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When and How to Forgive: One of the Most Difficult Christian Tenets

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Forgiving others for the wrongs they commit against you is not something that comes easily to human beings. Hurt feelings are hurt for a long time, and unless you have brain injury or an age-related memory disorder, you are not likely to forget it ever. What most people don’t realize is that there is a purpose for remembering pain. It is meant to help us avoid such hurt in the future whenever and wherever we can.

However, a basic tenet of Christian faith tells us that we must forgive. No, you don’t have to forget, and it would be impossible to try, but you do have to forgive. This incredible action is one that has to be slowly learned and trained into your being because it goes against every fiber of the human will. Learning when, and how, to forgive requires a strong walk with God and delving into scripture to help you strengthen “the forgiveness muscle.” Let’s see what examples the Bible provides for us to follow.

God Himself as Our Primary Example

Our Heavenly Father should be the very first example we think of when we think of forgiveness. He never wanted to be completely cut off from his creations, but the sin of Adam and Eve made it impossible for something so pure to have a connection to something impure. Still, he created a way for us to ask for his forgiveness for all of our sins and reconnect to him spiritually.

Daniel 9:9 says, “To the Lord our God belong mercies and forgiveness, though we have rebelled against him;…”

For an almighty, omnipotent being who could destroy us all with the blink of his immortal eye to forgive us in the time it takes to say a single prayer is pretty amazing. Christians need to focus on this very fact every time they want to open their mouths or strike with closed fists. If He can forgive us, we can humble ourselves enough to forgive others.

Forgiveness Through Christ Jesus

  • Christ Jesus, the son of God most high, came to the Earth to provide a way for us to be forgiven and enter heaven.
  • Colossians 1:14 tells us that:
  • “In whom we have redemption through his blood, even the forgiveness of sins:…”
  • Hence, we are forgiven when we ask Jesus to cleanse us of our sins and apologize for all of our wrongs and turn from evil to walk in faith. God the Father and God the Son both remind us daily that we must forgive, because they first forgave us.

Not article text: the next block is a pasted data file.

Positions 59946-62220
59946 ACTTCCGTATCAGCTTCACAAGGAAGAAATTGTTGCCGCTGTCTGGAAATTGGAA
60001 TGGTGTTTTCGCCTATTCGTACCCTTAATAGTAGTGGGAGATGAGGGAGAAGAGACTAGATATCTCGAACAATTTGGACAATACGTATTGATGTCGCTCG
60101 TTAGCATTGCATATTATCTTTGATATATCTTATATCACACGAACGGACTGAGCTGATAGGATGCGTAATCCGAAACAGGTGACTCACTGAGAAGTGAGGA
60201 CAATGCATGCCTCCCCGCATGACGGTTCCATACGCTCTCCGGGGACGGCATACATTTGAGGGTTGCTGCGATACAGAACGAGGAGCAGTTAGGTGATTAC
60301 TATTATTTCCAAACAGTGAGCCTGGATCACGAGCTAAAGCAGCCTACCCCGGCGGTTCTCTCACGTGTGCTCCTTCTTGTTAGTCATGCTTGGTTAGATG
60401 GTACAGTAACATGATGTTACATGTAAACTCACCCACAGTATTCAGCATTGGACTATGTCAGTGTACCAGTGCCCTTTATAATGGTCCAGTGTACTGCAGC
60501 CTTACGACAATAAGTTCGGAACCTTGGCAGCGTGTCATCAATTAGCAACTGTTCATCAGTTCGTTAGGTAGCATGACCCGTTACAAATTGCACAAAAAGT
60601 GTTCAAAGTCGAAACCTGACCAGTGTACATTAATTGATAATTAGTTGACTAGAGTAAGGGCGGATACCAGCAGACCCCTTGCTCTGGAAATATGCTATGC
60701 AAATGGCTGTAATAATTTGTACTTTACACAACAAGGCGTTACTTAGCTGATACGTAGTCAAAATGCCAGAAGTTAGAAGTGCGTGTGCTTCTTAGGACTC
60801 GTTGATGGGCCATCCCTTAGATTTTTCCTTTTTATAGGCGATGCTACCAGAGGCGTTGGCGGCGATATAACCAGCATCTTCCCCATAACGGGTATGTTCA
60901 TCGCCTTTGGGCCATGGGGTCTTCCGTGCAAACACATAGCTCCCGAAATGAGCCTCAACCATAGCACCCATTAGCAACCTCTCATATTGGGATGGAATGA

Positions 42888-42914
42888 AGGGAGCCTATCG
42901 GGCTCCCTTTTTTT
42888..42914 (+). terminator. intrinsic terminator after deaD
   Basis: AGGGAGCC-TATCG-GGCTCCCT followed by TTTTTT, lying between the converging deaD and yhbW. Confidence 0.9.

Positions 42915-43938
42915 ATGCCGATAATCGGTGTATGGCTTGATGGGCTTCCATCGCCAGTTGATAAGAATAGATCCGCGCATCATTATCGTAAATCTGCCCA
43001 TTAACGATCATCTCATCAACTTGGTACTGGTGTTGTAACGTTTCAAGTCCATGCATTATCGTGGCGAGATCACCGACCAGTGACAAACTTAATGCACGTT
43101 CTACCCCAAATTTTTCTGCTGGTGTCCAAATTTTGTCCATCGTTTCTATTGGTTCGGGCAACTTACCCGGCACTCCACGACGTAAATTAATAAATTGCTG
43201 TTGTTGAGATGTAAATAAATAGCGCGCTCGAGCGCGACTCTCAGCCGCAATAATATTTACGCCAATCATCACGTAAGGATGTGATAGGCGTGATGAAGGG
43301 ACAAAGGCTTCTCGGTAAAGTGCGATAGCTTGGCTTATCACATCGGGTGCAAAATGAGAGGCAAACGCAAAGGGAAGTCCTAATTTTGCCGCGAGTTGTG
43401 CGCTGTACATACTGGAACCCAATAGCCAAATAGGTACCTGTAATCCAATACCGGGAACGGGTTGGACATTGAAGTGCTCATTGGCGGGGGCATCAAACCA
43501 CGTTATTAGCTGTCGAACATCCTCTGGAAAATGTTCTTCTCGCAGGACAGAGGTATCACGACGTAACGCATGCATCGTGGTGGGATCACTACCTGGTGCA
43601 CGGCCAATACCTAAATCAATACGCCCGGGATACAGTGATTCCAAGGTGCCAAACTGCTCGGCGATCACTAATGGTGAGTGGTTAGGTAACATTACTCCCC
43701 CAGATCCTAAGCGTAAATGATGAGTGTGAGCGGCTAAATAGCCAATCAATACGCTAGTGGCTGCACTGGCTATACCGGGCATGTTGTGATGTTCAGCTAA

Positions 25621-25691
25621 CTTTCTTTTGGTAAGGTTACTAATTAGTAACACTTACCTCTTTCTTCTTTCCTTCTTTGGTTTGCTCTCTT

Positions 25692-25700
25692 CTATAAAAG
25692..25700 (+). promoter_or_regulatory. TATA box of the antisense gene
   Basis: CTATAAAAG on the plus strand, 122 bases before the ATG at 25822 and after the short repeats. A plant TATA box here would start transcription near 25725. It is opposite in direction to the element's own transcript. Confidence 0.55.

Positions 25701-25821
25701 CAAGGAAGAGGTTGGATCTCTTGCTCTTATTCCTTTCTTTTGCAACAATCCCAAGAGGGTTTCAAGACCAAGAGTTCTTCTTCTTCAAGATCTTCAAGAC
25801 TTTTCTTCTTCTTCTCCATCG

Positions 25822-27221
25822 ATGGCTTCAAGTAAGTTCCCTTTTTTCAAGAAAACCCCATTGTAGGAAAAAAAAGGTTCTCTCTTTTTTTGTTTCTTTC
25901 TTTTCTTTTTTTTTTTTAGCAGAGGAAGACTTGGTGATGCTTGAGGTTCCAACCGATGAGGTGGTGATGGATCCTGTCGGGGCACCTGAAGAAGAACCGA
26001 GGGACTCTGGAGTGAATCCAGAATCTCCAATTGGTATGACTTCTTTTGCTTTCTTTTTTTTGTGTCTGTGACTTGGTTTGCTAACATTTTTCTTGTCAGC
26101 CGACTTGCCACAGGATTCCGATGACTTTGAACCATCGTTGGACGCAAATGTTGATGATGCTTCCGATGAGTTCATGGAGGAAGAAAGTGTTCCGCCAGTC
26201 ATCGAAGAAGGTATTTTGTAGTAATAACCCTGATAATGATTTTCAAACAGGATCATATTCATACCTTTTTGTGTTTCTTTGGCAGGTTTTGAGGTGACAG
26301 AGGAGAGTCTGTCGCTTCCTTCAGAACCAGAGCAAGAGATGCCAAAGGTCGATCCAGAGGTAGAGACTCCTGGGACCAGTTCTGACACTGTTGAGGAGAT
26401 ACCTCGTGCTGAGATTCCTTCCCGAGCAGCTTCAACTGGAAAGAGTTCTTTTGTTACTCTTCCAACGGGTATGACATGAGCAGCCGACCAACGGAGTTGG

• We are reminded of this by Ephesians 4:32:
  • “And be ye kind one to another, tenderhearted, forgiving one another, even as GOD for Christ’s sake hath forgiven you.”
  • And Jesus’s own words in Luke 23:34 also tell us that we have been forgiven and should forgive…
  • Luke 23:34 says,
  • “Then said Jesus, Father, forgive them; for they know not what they do. And they parted his rainment and cast lots.”

Teaching and Preaching of the Apostles and Masses on Forgiveness

Forgiveness was often a discussion for preaching for Christ. On many occasions disciples and followers of Christ, as well as Sadducees and Pharisees. At one point, Peter asks Jesus about forgiving others.

Matthew 18:21-25 “Then came Peter to him, and said, “Lord, how oft shall my brother sin against me, and I forgive him? till seven times seven?
Jesus saith unto him, “I say not unto thee, Until seven times: but, Until seventy times seven.”

That’s a lot of times to forgive someone who has wronged you, but the Bible never instructs you to continually return for additional punishment either. If you are able to walk away from someone and distance yourself, you only have to forgive that person as often as you have interaction with him/her that ends up being a negative interaction. Still, if you must forgive, that is how often Jesus would expect you to forgive.

So, When and How?

As much as the words may stick in your craw, tell the person right away after he/she has wronged you, “I forgive you.” You may not feel it, you may not want to say it, but if you make a habit of doing so, it helps you begin to feel as though you are forgiving that person. Then you can simply walk away. Sometimes that person may realize what just happened in the moment and ponder on it before choosing to apologize. Sometimes not. However, the end result is the same; you have shown Christian forgiveness as it is meant to be. Any non-Christian will be curious to know more about this forgiveness, and may even seek out the Lord themselves.

If you absolutely cannot say out loud that you forgive that person right after the incident, you may need a little time. Take that time to pray the following words (or something akin to it):

“Lord, I know I should forgive this person, but I’m hurt and my heart is hardened against forgiving him/her. Please heal the hurt so that I can tell him/her I forgive him/her. Then Lord I ask that you mend me, help me become strong enough to forgive others as you have forgiven me for my trespasses, and lead me on your path of righteousness. Thank you Lord Jesus, Amen.”

It’s best to work on this day after day, but don’t wait too long to forgive. Allowing that pain to fester inside without forgiving someone can poison you and poison your walk with God. Keep praying and reading scripture until you can forgive, and then do so as soon as you are able.